Over the past several weeks, I have shared with you the stories of a number of exemplars who earned their living, gained great wealth, and served both their fellowmen and their God through their work. In the two most recent posts, I shared a little about a young man named John who revolutionized the way retail business was conducted, treated customers fairly and courteously, and retained good employees by helping to meet their current and future needs. That young man was John Wanamaker.
One thing about Wanamaker was that he was “never content to stop with what he had achieved. His eye and thought was always ahead.” His success and philanthropy resulted in his being voted the most popular man in Philadelphia. His character was impeccable, leading to his being suggested for several political offices, but he declined them all–until President Benjamin Harrison nominated him Postmaster General in 1899. As Postmaster, he worked to improve mail delivery across the nation and around the world. Two of his most successful innovations were Rural Free Delivery and parcel post service.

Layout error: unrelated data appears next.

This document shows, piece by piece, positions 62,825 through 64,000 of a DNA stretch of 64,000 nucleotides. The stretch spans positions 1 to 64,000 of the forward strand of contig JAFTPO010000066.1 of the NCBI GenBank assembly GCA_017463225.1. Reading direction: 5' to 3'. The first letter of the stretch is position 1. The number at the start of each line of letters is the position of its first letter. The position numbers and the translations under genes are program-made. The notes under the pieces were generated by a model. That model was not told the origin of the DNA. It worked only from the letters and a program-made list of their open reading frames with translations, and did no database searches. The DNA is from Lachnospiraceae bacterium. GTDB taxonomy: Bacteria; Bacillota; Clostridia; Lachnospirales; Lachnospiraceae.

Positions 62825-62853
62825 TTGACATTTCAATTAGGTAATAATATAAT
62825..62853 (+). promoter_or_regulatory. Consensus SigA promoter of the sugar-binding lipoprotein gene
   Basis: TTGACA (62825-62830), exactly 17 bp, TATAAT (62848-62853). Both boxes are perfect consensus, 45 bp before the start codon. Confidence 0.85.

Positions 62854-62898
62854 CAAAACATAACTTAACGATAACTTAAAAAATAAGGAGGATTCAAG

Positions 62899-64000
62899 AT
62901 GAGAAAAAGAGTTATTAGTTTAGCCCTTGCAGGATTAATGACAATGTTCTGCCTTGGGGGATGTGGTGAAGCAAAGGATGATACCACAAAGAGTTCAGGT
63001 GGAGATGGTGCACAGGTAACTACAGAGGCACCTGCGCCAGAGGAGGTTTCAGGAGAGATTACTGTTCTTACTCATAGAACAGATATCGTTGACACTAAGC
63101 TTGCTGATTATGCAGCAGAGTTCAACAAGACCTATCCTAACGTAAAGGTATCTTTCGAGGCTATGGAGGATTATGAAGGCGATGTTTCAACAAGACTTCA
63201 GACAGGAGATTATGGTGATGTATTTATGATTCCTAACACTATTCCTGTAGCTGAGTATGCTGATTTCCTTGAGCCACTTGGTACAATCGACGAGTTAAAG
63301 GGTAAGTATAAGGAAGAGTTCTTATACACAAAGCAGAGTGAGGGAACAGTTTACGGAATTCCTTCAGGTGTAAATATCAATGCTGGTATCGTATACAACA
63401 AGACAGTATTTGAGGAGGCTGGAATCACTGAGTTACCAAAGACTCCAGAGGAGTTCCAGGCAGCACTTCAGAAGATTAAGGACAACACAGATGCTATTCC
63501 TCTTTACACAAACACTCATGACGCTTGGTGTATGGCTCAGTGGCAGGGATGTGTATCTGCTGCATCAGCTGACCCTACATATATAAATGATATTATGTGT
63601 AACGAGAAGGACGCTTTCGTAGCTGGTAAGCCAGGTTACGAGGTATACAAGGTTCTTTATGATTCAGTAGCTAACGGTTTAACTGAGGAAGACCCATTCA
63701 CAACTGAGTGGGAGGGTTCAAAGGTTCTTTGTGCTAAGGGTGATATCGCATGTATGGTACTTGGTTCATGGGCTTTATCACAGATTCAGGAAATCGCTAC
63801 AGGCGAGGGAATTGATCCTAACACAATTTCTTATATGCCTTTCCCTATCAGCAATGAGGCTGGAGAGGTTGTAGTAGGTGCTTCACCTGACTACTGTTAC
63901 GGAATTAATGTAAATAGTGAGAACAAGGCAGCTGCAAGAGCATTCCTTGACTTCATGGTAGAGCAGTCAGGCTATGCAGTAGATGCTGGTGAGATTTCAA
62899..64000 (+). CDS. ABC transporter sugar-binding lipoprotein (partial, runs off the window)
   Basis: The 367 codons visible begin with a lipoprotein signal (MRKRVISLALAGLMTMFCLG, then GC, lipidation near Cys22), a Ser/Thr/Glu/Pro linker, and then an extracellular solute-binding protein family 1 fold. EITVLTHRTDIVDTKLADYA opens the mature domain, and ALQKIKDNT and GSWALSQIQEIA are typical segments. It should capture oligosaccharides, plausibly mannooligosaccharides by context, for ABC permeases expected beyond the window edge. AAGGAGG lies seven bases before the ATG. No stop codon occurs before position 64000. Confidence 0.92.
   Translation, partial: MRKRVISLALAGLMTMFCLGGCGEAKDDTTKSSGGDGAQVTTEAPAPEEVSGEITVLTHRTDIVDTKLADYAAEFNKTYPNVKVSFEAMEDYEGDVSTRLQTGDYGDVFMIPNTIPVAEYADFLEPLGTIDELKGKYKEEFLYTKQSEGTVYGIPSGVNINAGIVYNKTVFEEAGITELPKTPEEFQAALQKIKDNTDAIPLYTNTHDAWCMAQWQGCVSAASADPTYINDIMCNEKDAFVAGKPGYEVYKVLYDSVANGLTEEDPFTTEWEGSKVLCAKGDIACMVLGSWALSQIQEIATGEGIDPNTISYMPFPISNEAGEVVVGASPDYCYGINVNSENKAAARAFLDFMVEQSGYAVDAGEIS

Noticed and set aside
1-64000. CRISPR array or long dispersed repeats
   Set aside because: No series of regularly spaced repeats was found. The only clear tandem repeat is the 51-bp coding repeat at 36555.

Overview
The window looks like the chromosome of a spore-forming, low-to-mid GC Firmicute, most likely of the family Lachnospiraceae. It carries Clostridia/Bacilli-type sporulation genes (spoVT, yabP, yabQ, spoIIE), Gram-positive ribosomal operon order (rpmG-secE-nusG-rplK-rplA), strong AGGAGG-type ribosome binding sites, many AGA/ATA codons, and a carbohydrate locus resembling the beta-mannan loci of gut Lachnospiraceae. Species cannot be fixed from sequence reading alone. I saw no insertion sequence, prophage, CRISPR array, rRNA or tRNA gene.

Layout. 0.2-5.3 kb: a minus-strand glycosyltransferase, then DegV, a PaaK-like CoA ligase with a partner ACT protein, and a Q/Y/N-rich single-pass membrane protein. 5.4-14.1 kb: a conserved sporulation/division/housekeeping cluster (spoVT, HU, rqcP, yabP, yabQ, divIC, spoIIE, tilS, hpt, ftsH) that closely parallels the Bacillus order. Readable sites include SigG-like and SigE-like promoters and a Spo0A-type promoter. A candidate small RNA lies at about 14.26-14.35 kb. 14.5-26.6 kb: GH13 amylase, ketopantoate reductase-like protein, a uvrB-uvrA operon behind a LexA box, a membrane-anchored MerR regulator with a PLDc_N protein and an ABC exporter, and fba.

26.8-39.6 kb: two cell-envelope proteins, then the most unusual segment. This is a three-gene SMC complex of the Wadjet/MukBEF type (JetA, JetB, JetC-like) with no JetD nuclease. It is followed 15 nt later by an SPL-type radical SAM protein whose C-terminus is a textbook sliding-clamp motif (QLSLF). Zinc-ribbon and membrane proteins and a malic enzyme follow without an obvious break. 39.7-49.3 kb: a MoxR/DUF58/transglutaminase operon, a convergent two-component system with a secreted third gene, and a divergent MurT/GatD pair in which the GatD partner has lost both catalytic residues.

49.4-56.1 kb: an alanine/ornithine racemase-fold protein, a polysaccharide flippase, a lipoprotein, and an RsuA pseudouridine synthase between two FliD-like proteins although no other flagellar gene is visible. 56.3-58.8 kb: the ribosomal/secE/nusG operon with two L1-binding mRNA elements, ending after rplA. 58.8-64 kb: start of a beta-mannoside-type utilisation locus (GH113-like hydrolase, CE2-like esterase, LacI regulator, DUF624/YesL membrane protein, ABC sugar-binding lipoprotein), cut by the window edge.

Wanamaker later participated in Pennsylvania state politics. He was so appalled at corruption in state government that he dedicated himself to reform, helping elect seventy-five reformers to the legislature and breaking the hold of the political machines.
John Wanamaker’s life has been summarized as “tireless twenties, thrilling thirties, fiery forties, fearless fifties, serious sixties, sober seventies.” He valued time and made the most of it.
Wanamaker died of heart failure on December 12, 1922. Fifteen thousand people attended his funeral. His pallbearers included the governor of Pennsylvania, the majors of Philadelphia and New York, the Chief Justice of the U.S. Supreme Court, and Thomas Edison. He was buried in Fairmount Park in Philadelphia. A memorial tablet at Bethany Collegiate Church, where he started a Sunday school class for boys, states his secret: “Thinking, trying, toiling, and trusting in God is all of my biography.”
Wanamaker’s life is proof that honesty, dedication, and hard work can produce business success. More importantly, it shows that one can practice godliness and live out one’s higher calling in even a “secular” occupation. As he himself said, “The chief difference between man and man is not in birth, good looks, or opportunities. It is in what they do and the way they do it. A man with a purpose, who never stops following his star, makes his goal; and the other man, whose wishbone is where his backbone belongs, seldom fails to get anywhere but into the bed of indolence.”
(All direct quotes in this and the previous posts on Wanamaker are from The Romantic Rise of a Great American by Russell H. Conwell, Harper & Row Publishers, 1924.)
[Copyright (c) 2017, Dennis L. Peterson]